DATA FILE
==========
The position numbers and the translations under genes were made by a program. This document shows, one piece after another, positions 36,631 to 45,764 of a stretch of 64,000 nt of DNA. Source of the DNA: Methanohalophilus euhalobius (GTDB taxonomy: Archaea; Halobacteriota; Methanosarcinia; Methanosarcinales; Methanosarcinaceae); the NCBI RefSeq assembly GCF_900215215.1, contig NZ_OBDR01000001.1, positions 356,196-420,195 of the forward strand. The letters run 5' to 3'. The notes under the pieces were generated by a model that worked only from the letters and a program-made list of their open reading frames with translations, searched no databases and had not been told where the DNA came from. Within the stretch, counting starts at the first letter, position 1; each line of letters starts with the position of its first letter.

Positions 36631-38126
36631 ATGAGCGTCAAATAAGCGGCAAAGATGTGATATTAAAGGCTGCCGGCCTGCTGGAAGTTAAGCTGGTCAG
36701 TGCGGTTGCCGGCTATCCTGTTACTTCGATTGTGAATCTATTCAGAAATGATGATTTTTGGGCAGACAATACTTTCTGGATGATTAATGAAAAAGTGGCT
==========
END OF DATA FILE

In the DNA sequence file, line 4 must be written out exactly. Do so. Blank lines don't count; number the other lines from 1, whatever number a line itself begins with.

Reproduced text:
36701 TGCGGTTGCCGGCTATCCTGTTACTTCGATTGTGAATCTATTCAGAAATGATGATTTTTGGGCAGACAATACTTTCTGGATGATTAATGAAAAAGTGGCT